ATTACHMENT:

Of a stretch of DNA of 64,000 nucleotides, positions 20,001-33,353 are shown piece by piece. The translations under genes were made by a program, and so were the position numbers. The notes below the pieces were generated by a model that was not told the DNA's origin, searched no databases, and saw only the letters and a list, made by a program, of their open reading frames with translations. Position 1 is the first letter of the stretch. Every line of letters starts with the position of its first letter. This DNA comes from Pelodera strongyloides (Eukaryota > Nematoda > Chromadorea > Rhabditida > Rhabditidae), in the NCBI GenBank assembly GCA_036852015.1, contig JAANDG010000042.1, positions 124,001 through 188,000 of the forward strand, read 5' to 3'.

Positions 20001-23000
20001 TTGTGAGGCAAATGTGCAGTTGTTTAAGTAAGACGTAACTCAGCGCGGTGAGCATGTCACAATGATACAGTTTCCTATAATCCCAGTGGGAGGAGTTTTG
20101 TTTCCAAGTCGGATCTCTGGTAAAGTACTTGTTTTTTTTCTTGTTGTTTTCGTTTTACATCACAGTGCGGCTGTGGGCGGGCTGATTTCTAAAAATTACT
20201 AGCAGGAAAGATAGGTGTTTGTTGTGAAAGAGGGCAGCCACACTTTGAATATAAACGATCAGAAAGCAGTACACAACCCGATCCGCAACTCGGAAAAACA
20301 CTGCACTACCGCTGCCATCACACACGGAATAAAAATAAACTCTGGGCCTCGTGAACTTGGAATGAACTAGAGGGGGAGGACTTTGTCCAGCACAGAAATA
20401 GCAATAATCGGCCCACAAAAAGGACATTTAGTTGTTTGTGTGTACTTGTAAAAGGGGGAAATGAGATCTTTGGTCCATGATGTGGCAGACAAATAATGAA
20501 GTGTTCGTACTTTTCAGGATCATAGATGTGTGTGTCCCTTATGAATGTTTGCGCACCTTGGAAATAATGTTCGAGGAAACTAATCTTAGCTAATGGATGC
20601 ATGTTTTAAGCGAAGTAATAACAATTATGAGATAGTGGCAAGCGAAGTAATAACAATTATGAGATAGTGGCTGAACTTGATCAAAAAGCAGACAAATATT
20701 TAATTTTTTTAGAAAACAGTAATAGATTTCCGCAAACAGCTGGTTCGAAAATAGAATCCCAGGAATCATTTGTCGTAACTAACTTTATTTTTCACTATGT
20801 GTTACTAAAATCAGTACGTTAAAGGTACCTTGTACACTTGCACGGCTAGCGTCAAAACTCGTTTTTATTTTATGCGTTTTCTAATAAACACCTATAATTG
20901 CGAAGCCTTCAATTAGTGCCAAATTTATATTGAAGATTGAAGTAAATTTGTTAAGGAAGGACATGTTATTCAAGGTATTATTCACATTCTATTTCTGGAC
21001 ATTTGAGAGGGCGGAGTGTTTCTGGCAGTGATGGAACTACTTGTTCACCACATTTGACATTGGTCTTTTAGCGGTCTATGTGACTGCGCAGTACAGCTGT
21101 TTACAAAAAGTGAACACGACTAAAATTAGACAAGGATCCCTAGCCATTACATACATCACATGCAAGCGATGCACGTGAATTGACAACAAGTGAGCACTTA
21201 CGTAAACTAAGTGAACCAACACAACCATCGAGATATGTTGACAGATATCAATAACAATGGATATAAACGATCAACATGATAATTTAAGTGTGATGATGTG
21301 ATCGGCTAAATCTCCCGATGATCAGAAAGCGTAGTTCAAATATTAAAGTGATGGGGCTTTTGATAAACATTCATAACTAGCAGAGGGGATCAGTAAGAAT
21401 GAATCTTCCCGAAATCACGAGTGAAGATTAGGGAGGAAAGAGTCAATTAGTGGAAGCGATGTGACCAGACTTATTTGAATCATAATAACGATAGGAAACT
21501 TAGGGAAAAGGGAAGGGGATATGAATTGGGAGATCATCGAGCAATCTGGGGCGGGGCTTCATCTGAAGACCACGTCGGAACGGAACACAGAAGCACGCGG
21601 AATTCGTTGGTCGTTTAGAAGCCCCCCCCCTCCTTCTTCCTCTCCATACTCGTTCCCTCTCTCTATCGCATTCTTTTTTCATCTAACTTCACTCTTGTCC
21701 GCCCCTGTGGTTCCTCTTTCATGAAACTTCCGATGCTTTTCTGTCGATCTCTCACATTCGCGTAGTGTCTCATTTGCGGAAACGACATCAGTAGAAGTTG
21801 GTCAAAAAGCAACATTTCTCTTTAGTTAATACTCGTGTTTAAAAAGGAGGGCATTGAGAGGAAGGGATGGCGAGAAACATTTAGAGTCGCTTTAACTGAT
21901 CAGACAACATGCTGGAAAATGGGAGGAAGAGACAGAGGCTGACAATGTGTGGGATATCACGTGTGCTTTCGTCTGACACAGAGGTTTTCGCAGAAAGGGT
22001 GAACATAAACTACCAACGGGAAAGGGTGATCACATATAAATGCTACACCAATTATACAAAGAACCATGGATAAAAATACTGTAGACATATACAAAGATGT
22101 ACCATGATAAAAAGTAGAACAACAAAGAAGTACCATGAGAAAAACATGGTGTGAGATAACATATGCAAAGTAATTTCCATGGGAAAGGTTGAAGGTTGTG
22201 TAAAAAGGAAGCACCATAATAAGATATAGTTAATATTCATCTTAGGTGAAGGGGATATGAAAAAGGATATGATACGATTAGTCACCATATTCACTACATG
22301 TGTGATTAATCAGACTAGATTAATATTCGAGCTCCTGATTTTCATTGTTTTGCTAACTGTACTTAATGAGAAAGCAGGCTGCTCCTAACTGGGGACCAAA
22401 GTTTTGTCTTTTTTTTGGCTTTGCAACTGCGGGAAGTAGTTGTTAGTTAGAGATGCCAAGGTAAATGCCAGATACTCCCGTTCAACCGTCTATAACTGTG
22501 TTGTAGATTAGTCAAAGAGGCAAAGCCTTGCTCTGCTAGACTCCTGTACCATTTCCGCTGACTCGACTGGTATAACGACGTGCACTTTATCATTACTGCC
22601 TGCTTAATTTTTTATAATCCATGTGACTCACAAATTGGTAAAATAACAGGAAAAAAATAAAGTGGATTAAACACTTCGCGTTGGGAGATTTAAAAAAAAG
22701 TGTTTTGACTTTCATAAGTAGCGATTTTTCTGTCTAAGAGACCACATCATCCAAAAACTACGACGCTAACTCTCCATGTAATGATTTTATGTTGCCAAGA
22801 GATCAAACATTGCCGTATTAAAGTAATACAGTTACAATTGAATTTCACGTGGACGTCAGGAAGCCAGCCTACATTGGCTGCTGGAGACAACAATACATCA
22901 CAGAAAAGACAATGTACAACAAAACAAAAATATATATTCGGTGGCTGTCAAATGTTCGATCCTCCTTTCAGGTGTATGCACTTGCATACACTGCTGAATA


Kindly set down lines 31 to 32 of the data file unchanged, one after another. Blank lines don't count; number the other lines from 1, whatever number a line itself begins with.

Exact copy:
22801 GATCAAACATTGCCGTATTAAAGTAATACAGTTACAATTGAATTTCACGTGGACGTCAGGAAGCCAGCCTACATTGGCTGCTGGAGACAACAATACATCA
22901 CAGAAAAGACAATGTACAACAAAACAAAAATATATATTCGGTGGCTGTCAAATGTTCGATCCTCCTTTCAGGTGTATGCACTTGCATACACTGCTGAATA